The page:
ROI directly measures the amount of return on a particular investment relative to its cost. To calculate ROI, the investment’s return is divided by the cost of the investment. The result is expressed as a percentage or ratio. Also called total return

Sales Comparison Approach

The common method of estimating a property’s value based on recent similar sales in the area

Sensitivity Analysis

Also referred to as what-if or simulation analysis. This is a way to predict a certain outcome based on changing a number of variables. This is often used to showcase returns under a number of varied economic conditions, often times a downturn.

Sophisticated Investor

A individual deemed to have enough experience and knowledge to assess the risks and merits of an investment opportunity for themselves


See General Partner. Also referred to as general partner or syndicator

Subscription Agreement

Document used as a promise by the LLC that owns the property to sell a specific number of shares to a limited partner at a specified price, and a promise by the limited partner to pay that price


Syndications of apartment buildings are basically real estate partnerships. They bring together passive investors who have the capital with the active investor (General Partner, Syndicator, Operator, or Sponsor) which organizes and puts deals together and manages the process.  This investment structure allows several investors to pool their capital together and invest in projects much larger than they could individually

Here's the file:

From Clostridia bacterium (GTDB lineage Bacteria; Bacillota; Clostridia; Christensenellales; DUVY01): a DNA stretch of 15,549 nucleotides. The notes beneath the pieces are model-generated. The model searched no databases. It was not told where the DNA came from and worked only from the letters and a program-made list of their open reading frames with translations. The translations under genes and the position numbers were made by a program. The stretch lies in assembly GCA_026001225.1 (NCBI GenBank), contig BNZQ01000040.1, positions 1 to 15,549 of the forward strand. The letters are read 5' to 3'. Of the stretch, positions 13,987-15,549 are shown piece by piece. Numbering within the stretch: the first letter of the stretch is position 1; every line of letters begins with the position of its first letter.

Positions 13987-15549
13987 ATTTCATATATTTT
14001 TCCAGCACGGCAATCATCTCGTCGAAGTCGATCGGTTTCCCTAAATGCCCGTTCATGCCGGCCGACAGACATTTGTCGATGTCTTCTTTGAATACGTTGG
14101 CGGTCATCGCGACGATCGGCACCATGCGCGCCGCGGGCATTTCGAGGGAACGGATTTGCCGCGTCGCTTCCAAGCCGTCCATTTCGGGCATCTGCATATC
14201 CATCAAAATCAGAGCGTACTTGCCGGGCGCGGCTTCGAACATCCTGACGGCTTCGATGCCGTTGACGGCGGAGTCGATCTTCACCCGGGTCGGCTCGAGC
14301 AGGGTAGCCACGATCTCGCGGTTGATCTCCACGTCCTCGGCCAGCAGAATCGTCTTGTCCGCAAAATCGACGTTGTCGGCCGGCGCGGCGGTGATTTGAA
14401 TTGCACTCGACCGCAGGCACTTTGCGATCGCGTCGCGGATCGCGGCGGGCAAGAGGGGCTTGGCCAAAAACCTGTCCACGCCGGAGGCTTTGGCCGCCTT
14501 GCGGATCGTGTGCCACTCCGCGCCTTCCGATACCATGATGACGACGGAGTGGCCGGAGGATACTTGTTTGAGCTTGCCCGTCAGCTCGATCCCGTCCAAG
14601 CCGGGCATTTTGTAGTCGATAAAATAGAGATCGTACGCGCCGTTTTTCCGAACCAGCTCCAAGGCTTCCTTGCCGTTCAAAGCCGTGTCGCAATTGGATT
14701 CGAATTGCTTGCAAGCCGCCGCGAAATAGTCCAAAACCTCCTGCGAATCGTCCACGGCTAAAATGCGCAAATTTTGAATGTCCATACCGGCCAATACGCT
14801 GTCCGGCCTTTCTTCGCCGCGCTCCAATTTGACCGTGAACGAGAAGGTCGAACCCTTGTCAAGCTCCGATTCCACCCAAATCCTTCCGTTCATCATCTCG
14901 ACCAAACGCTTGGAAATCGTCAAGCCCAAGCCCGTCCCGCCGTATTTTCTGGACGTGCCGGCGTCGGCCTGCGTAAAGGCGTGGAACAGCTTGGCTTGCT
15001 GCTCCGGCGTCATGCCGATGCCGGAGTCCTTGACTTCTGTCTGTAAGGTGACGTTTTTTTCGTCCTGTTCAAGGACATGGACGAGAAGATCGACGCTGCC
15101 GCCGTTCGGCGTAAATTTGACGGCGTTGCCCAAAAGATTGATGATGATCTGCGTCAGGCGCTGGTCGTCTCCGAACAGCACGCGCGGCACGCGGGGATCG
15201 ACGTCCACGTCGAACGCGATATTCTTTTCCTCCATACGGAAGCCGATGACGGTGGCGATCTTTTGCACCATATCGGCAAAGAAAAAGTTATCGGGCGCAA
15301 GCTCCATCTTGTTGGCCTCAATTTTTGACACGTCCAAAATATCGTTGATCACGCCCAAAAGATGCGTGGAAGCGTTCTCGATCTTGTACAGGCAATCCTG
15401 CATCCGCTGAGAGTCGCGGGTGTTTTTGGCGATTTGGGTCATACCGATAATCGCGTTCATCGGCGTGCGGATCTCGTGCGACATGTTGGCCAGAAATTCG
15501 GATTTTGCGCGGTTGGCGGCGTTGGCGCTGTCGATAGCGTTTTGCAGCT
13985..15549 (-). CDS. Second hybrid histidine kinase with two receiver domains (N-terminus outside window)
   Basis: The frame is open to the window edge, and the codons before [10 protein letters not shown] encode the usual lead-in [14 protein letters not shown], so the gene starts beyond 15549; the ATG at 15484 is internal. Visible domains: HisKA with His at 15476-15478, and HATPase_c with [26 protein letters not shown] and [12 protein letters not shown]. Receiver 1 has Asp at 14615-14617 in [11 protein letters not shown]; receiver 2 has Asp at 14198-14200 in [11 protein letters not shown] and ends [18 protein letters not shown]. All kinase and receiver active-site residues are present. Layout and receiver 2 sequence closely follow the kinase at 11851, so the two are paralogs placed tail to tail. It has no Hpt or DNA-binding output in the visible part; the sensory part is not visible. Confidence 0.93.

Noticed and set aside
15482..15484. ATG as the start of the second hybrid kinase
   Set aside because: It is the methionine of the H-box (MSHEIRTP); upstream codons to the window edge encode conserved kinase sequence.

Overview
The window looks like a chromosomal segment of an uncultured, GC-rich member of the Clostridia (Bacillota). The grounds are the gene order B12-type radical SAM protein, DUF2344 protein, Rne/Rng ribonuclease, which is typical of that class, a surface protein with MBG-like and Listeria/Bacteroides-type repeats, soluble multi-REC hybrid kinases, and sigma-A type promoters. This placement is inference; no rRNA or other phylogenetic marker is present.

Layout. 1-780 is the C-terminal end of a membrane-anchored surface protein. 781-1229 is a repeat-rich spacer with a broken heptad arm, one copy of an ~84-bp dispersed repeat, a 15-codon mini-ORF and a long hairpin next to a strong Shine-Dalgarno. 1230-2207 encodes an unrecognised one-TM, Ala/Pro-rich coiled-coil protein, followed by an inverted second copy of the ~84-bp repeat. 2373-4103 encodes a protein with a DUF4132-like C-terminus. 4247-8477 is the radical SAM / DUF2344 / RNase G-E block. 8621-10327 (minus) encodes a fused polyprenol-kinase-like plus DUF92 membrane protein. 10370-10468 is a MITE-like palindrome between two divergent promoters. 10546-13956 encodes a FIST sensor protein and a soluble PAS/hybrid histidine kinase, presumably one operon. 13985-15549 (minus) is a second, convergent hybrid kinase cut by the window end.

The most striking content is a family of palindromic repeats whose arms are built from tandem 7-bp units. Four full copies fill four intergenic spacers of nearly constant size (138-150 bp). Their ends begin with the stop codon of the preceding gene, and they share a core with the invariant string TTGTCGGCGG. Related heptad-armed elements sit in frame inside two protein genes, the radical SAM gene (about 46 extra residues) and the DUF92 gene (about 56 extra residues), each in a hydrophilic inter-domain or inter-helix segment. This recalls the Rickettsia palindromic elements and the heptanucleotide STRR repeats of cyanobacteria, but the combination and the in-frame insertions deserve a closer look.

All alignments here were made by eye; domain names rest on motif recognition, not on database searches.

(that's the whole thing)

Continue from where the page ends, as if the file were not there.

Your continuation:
A T12 is a profit and loss statement showing the actual reported numbers for the last 12 months


The process of evaluating an apartment building community to determine the status, value, risks and potential returns

Vacancy Loss

How much potential revenue and cash flow is lost on vacant units.

Vacancy Rate

The percentage of vacant units in a multifamily community


Used to describe a property that offers the opportunity to increase cash flows through renovations, rebranding and/or increase operational efficiencies


A method for splitting profits amongst partners in a multifamily deal